There may be a little truth to what the author teaches. The fact remains that we are in a job seekers’ market because this generation switches jobs often and expects to be paid well while being trained. This book could well make the case that we have developed a new career, “Trainee”. Meanwhile, more and more jobs go overseas to places where people WILL work.

The book is well written and does provide some excellent advice.  However, reading this book won’t solve your problem. What it will do is make you feel a lot less empowered and, if you are the owner of a company, will probably make you want to close up shop or move to another country.

In the book, the author speaks of how ethical this generation is.  There may be some validity to that but, readers should trust what they see in the real world and not what they read in a book.  This is the same generation that often cheated on tests in college and also expected good college grades for very subpar work.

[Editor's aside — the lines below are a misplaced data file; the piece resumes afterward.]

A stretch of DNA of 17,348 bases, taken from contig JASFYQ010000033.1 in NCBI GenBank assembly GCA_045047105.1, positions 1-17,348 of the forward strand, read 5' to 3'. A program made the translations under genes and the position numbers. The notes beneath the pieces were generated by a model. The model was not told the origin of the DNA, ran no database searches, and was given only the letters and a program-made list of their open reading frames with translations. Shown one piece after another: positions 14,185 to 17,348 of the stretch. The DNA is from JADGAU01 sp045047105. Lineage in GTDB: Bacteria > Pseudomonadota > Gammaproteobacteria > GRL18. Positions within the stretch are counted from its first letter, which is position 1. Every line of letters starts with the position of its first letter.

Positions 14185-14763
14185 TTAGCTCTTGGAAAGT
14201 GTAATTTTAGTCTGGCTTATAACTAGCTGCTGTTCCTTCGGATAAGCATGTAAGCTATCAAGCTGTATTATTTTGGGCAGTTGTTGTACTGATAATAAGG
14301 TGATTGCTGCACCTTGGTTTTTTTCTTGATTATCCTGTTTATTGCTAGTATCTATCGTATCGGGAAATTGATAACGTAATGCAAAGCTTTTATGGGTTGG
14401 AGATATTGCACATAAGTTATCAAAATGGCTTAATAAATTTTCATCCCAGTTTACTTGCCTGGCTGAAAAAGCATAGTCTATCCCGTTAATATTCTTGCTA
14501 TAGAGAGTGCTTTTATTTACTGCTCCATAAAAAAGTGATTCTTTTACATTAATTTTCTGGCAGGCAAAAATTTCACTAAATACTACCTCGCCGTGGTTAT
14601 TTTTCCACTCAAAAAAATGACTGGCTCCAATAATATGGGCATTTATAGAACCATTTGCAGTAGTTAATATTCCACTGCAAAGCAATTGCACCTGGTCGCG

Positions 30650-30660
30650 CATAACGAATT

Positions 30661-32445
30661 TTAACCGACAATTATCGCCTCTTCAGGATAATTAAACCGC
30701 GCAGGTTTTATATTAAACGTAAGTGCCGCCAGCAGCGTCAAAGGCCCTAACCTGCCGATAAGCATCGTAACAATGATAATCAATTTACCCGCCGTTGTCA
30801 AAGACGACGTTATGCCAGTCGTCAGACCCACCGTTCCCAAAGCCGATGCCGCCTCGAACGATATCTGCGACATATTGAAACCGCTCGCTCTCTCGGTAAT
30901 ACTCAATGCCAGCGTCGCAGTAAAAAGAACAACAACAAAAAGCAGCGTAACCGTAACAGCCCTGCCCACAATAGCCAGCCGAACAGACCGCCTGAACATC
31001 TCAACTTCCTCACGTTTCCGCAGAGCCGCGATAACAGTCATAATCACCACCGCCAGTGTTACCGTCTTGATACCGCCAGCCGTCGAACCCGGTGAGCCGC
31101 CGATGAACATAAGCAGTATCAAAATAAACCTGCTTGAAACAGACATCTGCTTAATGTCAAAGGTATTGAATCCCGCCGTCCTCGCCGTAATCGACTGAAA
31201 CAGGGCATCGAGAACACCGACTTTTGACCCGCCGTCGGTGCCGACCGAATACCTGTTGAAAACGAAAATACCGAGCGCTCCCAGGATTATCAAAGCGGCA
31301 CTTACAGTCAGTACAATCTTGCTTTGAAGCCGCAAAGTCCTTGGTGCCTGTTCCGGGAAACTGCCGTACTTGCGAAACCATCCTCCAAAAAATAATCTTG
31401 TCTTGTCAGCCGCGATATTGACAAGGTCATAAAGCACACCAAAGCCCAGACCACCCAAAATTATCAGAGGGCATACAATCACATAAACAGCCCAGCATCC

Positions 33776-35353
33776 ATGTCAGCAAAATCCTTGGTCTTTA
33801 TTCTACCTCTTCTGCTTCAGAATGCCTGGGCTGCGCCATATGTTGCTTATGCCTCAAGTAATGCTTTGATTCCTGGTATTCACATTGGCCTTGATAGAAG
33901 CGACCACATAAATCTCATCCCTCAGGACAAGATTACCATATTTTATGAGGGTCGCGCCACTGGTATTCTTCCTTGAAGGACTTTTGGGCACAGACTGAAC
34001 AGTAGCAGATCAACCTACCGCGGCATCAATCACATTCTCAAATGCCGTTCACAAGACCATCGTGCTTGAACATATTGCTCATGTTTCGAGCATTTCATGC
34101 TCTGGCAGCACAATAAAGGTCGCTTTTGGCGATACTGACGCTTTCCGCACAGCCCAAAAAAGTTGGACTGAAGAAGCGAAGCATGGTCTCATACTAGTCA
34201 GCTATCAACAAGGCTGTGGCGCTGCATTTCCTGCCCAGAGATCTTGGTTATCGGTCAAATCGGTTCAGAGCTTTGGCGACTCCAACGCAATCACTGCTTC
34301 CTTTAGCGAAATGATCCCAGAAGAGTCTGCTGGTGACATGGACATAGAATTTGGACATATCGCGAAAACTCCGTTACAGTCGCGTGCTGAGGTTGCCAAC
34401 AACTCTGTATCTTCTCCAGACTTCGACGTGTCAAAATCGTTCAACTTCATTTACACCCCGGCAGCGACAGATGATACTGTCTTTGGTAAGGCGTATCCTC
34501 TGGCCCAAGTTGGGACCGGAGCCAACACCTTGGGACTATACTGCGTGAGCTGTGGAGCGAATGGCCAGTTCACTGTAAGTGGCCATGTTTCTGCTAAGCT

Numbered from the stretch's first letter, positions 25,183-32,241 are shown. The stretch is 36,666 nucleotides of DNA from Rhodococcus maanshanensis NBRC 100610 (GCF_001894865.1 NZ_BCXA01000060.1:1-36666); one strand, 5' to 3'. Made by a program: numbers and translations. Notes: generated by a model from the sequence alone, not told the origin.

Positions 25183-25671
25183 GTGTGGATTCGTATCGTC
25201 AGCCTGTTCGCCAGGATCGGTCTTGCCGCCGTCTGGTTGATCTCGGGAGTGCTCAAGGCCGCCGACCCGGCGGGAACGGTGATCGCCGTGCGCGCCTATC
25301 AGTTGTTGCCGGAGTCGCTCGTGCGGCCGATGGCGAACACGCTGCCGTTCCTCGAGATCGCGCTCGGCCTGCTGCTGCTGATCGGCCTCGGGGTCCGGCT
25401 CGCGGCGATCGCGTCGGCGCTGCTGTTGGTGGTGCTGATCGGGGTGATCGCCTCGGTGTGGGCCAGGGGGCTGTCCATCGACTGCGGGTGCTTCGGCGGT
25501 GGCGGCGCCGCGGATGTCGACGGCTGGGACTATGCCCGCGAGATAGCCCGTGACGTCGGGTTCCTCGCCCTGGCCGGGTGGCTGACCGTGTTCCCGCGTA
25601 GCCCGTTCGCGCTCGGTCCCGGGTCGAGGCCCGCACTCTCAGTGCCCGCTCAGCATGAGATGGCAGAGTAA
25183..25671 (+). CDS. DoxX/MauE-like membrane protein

We can only give Creating Sales Stars a mediocre rating and very little in the way of recommendation.  This isn’t so much because the writing is flawed; it isn’t. We give it an average rating because the premise is flawed.

We were sent a complimentary copy of this book.  We are under no obligation to write any review, positive or negative.

We are disclosing this in accordance with the Federal Trade Commission’s 16 CFR, Part 255.

Notice: This post contains affiliate links. If you click a link and make a purchase, we may financially benefit from your transaction, at no additional cost to you. Thank you for your support.